H. K. van Poolen

H. K. van Poolen

Marathon Oil Co.

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Paper presented at the Numerical Simulation Symposium, Dallas, Texas, April 1968.

Paper Number:
SPE-2021-MS

Published:
April 22 1968

SOCIETY OF PETROLEUM ENGINEERS OF AIME

6200 North Central Expressway

PAPER

NUMBER

SP E 2021

Dallas, Texas

75206

THIS IS

A PREPRINT --- SUBJECT TO CORRECTION

Solution of the

Immiscible Fluid Flow

Simulation Equations

By

E. A. Breitenbach, Junior Member AIME, D. H. Thurnau and H. K. van Poolen, Members AIME,

Marathon Oil Co., Littleton, Coio.

Â©

Copyright 1968

American Institute of Mining, Metallurgical and Petroleum Engineers, Inc.

This paper was prepared for the Symposium on Numerical Simulation of Reservoir Performance,

to be held in Dallas, Texas, April 22-23, 1968. Permission to copy is restricted to an abstract

of not more than 300 words. Illustrations may not be copied. The abstract should contain conâ€¢

spicuous acknowledgment of where and by whom the paper is presented. Publication elsewhere after

publication in the JOURNAL OF PETROLEUM TECHNOLOGY or the SOCIETY OF PETROLEUM ENGINEERS JOURNAL

is usually granted upon .request to the Editor of the appropriate journal provided agreement to

give proper credit is made.

Discussion of this paper is invited. Three copies of any discussion should be sent to the

Society of Petroleum Engineers office. Such discussion may be presented at the above meeting and,

with the paper, may be considered for publication in one of the two SPE magazines.

ABSTRACT

breakdown requires definition of the numerical

solution to be used. This paper describes the

breakdown and solution processes most often

used in the MUFFS program. Sufficient detail

is given so that computer programming can be

done.

This paper presents the methods used to

solve the finite difference equations which were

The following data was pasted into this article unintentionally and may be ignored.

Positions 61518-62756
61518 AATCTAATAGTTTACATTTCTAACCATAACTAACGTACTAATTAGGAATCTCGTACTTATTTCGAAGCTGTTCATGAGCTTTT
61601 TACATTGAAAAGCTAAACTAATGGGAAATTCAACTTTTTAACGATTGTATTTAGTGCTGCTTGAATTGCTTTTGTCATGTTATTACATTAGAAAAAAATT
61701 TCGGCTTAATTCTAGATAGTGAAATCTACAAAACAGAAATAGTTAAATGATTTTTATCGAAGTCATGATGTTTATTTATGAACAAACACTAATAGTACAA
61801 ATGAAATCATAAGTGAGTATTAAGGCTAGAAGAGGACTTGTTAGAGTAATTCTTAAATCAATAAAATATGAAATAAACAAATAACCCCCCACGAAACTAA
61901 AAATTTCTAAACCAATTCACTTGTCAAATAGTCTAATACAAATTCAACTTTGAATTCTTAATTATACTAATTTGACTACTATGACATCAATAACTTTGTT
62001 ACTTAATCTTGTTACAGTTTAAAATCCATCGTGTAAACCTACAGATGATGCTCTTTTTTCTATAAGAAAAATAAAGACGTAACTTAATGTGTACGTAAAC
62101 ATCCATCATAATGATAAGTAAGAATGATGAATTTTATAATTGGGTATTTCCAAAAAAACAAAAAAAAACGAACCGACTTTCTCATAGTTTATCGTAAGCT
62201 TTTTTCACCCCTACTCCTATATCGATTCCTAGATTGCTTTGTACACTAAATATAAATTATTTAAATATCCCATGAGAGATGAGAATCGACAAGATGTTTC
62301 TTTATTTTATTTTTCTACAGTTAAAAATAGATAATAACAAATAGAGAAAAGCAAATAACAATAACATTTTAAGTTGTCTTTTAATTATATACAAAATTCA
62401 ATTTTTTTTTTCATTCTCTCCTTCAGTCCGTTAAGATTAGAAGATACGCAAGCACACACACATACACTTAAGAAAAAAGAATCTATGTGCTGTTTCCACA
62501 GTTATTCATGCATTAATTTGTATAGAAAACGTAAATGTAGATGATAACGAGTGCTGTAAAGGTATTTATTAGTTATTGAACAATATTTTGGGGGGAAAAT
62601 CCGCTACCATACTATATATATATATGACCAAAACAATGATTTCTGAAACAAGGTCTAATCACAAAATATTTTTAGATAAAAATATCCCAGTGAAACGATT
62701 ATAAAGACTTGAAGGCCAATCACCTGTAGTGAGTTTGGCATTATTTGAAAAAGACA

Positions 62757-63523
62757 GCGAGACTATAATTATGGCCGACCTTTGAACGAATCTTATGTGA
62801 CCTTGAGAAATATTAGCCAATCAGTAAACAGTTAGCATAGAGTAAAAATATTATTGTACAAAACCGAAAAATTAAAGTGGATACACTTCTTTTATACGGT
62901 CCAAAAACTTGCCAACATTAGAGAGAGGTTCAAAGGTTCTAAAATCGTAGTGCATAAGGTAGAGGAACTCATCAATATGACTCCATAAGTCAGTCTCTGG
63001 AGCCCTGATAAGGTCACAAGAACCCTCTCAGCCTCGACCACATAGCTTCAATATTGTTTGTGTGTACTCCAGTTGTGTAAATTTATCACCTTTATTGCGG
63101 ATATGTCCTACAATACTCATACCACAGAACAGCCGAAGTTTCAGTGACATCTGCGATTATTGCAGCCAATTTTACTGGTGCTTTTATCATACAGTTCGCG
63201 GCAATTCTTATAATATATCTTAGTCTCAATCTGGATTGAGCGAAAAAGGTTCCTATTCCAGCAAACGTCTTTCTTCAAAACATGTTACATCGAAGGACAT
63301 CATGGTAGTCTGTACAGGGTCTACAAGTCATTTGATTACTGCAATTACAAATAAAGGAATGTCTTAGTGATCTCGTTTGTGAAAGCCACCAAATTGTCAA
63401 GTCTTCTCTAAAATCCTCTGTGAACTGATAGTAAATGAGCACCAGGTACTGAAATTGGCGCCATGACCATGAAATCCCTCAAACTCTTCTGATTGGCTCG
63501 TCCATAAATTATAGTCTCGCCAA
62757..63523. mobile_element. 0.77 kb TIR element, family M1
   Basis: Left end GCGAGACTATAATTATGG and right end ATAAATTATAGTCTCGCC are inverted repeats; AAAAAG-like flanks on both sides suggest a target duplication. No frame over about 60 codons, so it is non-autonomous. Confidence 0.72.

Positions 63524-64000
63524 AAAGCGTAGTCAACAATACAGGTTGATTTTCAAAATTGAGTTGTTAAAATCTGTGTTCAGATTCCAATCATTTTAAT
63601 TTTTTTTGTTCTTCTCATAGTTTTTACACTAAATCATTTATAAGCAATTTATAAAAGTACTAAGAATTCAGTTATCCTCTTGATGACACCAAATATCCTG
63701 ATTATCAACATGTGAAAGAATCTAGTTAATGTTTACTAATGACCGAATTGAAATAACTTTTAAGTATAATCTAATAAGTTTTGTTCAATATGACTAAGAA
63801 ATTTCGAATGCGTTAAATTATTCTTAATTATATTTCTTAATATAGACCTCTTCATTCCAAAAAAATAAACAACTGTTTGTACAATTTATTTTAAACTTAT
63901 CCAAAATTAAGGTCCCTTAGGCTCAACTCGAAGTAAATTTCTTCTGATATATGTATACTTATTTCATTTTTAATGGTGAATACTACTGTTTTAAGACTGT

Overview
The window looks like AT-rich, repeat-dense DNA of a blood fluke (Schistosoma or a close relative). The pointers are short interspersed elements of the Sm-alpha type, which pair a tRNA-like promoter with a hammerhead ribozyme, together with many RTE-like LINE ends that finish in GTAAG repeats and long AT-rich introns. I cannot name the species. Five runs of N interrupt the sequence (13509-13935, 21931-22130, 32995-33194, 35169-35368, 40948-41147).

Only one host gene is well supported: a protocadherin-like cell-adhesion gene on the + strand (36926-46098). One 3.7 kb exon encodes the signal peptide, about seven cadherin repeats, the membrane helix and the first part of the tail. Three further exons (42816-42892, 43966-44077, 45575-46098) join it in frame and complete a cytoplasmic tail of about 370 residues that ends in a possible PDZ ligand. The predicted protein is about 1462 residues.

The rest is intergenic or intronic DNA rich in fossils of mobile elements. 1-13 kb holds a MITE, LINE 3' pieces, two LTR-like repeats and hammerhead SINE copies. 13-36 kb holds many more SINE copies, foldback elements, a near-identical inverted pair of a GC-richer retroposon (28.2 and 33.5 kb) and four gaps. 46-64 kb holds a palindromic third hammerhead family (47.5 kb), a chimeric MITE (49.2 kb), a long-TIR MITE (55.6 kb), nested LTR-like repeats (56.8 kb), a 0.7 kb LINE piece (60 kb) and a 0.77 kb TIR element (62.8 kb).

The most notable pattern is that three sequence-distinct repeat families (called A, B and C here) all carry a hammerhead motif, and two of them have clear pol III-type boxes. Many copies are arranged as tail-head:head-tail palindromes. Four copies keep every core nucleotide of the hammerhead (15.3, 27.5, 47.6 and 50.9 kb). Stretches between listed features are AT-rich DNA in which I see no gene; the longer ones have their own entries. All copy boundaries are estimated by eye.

developed in a companion paper (1).

Various possible methods of solution are

discussed. Experience has narrowed the number

of suitable numerical methods that are practiâ€¢

cal to three: Gauss elimination, successive

overrelaxation, and the iterative alternating

direction implicit process.

Contrary to popular opinion, economic simâ€¢

ulation has been found to require the developâ€¢

ment of several solution methods, rather than

relying on a single one. This requires that

the computer subprogram for generating coeffiâ€¢

cients (A's and O's) be written as

a distinct,

The final sections of the paper are devoted separate entity to supply the coefficients in

presentation of computational techniques

to

a

Equation (1). Furthermore, it is necessary to

be able to obtain these coefficients automatiâ€¢

cally in column-by-column, row-by-row, or pointâ€¢

by-point form, in any order required by a numerâ€¢

ical solution. Columns, rows, and points refer

to the columns, rows, and points of the finite

difference grid. A program that can generate

which are vital to actual use of each of the

above-mentioned methods.

FllUTE DIFFERENCE EQUATIONS, THE MATRIX, AND

DEFINITIONS

coefficients in several forms is

a simple but

The final finite difference equation for

pressure developed in Reference (1) is:

important concept, for it allows the easy inserâ€¢

tion and modification of experimental methods.

The computing inefficiencies that may be incurred

+

+

tl_{-p}to

within

a general coefficient generator are small

O

+ A9 =

y

y

in comparison to the computing time saved by

using the fastest of several solution techniques.

â€¢ . â€¢(1)

Final Finite Difference Forms

All the terms are defined in the paper. Here,

however, we have dropped the subscript denoting

the pressure, p, as an oil pressure. Further

Equation (1), when confined to

space dimension, becomes:

a single

References at end of paper.